Hacker Guccifer 2.0 posts Democrats personal information online

Security / Tech

Guccifer 2.0 has also taken responsibility for the DNC hack from earlier this year.

The hacker — or hacker group — known as Guccifer 2.0 is claiming responsibility for the posting of the personal information of 200 Democrats online. Guccifer 2.0 claims this information was gathered by breaching the Democratic Congressional Campaign Committee. The information was posted on the Guccifer website and among the victims listed were House Minority Leader Nancy Pelosi and Democratic Whip Steny Hoyer. Hoyer was contacted by the press through the number listed on the Guccifer website and it was indeed his number. Mr. Hoyer said he was unaware that such information had been stolen and leaked to the public. Nancy Pelosi on the other hand, found out quickly and was already taking measures to secure her privacy and encouraged all Democrats to do the same.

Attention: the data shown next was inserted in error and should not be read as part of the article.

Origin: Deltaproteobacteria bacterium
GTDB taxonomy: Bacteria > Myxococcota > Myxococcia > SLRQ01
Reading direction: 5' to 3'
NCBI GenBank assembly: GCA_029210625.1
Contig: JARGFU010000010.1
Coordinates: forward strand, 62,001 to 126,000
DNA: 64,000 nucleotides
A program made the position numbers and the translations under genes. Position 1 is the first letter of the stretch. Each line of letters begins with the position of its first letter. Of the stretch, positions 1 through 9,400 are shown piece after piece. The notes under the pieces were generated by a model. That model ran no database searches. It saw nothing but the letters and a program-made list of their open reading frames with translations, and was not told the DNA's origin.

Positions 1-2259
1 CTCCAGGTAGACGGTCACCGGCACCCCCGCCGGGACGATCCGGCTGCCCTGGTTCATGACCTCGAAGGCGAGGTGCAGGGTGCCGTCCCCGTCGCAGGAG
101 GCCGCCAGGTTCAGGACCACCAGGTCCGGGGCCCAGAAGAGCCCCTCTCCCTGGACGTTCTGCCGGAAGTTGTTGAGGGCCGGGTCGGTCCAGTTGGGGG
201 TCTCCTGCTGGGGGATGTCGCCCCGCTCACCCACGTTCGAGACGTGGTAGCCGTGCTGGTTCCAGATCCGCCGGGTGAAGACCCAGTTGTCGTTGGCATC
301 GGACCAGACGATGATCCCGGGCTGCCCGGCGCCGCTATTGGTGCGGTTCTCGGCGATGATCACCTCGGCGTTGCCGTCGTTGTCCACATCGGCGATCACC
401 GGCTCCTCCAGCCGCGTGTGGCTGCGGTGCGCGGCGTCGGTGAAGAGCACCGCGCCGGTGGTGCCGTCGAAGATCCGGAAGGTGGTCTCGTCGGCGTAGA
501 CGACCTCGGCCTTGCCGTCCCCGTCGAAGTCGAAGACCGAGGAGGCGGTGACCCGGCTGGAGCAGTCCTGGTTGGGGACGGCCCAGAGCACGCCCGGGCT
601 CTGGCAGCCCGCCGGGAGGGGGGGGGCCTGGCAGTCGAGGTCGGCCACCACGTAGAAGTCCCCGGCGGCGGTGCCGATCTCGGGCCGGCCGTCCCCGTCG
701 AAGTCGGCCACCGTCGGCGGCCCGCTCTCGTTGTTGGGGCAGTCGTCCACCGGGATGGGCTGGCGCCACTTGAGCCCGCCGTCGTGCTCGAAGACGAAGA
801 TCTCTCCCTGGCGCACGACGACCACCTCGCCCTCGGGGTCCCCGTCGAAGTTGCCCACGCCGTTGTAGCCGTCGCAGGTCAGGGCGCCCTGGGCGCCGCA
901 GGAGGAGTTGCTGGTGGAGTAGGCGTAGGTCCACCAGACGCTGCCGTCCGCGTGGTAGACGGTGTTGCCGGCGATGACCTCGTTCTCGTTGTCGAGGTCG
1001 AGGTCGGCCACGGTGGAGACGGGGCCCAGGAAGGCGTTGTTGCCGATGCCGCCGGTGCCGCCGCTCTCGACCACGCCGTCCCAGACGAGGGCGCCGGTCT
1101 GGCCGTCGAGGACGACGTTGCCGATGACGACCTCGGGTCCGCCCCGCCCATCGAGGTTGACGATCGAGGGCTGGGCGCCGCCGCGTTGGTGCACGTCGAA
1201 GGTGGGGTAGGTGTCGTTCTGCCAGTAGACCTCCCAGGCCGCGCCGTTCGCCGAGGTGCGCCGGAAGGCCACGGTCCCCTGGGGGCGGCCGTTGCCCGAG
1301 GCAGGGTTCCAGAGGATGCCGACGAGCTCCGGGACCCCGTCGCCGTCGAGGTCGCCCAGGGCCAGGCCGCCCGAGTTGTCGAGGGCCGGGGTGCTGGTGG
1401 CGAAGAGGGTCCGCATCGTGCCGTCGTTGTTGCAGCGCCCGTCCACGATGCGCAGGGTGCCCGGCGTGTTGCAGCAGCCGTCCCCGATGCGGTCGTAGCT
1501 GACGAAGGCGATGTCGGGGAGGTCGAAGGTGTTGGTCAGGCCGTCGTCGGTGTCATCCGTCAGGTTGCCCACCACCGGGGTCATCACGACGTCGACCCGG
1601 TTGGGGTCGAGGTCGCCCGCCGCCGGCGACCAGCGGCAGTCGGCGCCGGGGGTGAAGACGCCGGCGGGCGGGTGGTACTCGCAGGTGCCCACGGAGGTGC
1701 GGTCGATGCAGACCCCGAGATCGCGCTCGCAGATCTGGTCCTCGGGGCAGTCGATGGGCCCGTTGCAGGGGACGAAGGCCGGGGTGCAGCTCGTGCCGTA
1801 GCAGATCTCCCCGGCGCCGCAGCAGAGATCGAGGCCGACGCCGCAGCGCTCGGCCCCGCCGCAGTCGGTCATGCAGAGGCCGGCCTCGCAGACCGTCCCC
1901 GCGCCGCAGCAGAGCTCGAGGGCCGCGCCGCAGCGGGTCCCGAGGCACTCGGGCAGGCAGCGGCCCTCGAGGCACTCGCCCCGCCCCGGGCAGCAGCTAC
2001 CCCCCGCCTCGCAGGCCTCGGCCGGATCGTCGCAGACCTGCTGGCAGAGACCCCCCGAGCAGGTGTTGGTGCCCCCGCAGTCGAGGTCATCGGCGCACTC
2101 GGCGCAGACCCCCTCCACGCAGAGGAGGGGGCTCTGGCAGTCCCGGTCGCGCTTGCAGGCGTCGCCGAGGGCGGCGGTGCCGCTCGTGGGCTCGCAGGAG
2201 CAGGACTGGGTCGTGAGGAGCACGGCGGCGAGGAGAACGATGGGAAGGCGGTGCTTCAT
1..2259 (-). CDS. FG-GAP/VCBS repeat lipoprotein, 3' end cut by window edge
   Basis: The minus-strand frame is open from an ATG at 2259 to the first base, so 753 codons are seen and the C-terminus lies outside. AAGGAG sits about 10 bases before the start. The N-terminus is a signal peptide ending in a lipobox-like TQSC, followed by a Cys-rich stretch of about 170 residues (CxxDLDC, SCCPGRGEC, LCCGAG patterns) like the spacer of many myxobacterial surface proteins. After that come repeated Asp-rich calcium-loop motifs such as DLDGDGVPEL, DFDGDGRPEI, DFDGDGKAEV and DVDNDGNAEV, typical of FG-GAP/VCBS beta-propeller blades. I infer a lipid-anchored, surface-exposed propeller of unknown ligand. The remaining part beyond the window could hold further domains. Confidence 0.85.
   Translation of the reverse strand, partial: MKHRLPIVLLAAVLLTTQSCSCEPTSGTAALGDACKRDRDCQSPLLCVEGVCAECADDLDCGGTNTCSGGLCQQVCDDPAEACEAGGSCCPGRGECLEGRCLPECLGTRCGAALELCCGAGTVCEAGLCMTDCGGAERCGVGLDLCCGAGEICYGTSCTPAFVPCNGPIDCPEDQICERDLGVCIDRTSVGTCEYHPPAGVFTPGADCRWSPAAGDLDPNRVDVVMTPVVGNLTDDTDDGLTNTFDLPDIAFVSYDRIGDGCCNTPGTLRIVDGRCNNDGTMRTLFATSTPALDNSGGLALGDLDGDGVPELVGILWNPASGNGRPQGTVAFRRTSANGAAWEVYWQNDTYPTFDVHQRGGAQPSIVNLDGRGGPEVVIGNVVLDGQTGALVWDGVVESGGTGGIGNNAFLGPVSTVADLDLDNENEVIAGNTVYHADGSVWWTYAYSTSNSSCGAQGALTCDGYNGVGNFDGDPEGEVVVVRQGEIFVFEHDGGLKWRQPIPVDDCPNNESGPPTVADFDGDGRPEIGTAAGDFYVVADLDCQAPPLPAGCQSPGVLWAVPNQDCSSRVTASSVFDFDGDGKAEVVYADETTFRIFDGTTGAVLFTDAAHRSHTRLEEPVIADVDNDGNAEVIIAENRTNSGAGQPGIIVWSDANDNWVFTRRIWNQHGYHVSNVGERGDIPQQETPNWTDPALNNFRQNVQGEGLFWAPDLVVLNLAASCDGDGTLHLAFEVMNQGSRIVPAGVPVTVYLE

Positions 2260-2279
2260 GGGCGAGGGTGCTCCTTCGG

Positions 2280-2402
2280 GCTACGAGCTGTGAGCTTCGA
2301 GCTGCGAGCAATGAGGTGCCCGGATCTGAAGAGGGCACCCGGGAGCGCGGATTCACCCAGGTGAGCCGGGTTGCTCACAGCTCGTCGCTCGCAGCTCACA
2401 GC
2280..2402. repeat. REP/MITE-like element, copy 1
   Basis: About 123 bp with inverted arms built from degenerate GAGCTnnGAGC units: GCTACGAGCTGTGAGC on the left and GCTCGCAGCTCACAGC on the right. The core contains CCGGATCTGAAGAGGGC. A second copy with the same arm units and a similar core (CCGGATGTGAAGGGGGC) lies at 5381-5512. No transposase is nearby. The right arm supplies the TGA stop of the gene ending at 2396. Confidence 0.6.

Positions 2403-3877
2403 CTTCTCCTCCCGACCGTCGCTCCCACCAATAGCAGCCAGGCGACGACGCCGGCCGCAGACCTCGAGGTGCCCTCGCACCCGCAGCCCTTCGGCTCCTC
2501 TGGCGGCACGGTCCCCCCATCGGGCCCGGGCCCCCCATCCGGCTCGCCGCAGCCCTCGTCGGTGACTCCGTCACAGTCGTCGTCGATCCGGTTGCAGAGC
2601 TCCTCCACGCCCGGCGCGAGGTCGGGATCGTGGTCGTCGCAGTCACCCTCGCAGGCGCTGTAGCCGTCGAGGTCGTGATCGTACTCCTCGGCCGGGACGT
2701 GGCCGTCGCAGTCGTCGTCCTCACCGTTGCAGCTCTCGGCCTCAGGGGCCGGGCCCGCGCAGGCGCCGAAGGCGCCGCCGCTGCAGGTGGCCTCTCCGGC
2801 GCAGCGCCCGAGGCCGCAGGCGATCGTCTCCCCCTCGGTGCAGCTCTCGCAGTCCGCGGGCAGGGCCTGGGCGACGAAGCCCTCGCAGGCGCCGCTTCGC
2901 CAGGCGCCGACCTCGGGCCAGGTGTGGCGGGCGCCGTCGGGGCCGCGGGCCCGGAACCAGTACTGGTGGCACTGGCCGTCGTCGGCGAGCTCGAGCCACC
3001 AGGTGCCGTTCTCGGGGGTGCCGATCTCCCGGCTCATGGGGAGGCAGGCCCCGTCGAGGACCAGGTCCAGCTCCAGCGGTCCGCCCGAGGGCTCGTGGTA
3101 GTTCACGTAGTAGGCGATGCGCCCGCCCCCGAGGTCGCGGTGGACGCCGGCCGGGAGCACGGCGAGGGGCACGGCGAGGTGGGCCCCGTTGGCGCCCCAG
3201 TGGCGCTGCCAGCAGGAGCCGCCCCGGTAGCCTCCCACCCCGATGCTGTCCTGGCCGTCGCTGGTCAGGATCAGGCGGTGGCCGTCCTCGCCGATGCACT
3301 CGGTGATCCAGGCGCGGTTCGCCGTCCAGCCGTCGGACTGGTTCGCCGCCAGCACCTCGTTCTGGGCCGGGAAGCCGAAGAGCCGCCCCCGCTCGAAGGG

Hours after the information was posted online, an email list-serve run by the Democratic Caucus sent a notice to recipients informing them to “change passwords to all email accounts that you use” and also to “strongly consider changing your non-House email addresses if possible.”

Rep. Adam Schiff of California, whose cellphone number was revealed in the spreadsheet, said in a statement, “I have every confidence that law enforcement will get to the bottom of this, and identify the responsible parties. And when they do, I hope the Administration will disclose who is attempting to interfere with the American political process, and levy strong consequences against those responsible.”

Guccifer 2.0 has also taken responsibility for the DNC hack from earlier this year and it’s unclear what agenda the hacker(s) have. The Democratic party has blamed the Russians for the previous DNC hack so it’s not clear if this group is working with the Russians or on its own. For now it looks like it’s time for politicians to take security a little more seriously.

What do you think of this latest political hacking? Let us know in the comments below or on Twitter, Facebook, and Google+.

  Source: Wall Street Journal
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